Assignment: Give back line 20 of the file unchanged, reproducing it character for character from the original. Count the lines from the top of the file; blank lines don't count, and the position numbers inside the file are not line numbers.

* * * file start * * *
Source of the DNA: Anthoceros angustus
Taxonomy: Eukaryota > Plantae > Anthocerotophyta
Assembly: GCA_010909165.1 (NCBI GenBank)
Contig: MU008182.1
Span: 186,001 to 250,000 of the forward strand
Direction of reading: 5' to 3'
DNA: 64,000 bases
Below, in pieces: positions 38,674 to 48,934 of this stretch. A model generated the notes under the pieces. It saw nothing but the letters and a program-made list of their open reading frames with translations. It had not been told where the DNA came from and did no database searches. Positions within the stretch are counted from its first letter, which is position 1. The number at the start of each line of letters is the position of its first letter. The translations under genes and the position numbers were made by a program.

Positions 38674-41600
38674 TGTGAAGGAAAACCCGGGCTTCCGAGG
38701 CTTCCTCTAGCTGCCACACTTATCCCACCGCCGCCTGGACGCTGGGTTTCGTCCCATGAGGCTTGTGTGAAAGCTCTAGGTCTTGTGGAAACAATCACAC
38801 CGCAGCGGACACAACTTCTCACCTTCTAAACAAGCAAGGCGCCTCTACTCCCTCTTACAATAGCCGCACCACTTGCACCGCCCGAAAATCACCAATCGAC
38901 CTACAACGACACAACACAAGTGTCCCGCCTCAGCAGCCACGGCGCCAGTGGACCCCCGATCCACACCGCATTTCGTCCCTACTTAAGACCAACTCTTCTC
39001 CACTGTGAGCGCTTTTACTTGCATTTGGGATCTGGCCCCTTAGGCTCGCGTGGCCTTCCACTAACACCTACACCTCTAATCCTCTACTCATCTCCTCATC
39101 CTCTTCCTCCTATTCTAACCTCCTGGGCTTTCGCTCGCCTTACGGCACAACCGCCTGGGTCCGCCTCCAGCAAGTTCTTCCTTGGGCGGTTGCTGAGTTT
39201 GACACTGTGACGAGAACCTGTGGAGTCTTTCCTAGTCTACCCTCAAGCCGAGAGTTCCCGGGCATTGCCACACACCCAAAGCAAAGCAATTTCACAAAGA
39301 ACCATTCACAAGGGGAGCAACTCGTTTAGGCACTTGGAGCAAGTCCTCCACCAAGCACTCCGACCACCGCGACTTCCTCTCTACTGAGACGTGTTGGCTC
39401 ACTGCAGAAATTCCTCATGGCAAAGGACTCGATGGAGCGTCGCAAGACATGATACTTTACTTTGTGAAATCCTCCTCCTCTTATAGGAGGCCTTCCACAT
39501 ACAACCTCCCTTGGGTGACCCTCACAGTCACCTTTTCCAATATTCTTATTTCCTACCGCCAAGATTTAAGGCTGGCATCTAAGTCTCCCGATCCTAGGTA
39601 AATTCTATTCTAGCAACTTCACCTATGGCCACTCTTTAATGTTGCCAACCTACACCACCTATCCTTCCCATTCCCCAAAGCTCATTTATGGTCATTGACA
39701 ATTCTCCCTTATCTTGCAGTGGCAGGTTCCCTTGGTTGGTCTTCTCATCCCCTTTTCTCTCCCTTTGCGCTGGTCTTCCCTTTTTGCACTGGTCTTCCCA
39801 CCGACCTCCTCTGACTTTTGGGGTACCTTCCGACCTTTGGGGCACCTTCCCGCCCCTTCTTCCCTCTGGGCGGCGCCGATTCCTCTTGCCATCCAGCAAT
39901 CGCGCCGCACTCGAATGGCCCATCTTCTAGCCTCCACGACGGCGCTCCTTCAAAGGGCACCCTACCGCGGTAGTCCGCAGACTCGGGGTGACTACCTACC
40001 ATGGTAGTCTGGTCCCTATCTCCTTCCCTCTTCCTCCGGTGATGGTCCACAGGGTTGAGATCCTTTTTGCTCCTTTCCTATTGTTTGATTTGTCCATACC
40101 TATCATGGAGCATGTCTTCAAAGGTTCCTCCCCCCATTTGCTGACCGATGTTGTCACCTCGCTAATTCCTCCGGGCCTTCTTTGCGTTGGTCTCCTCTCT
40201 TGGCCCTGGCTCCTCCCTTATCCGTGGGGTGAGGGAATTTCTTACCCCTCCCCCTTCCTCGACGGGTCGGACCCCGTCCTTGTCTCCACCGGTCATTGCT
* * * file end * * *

39601 AATTCTATTCTAGCAACTTCACCTATGGCCACTCTTTAATGTTGCCAACCTACACCACCTATCCTTCCCATTCCCCAAAGCTCATTTATGGTCATTGACA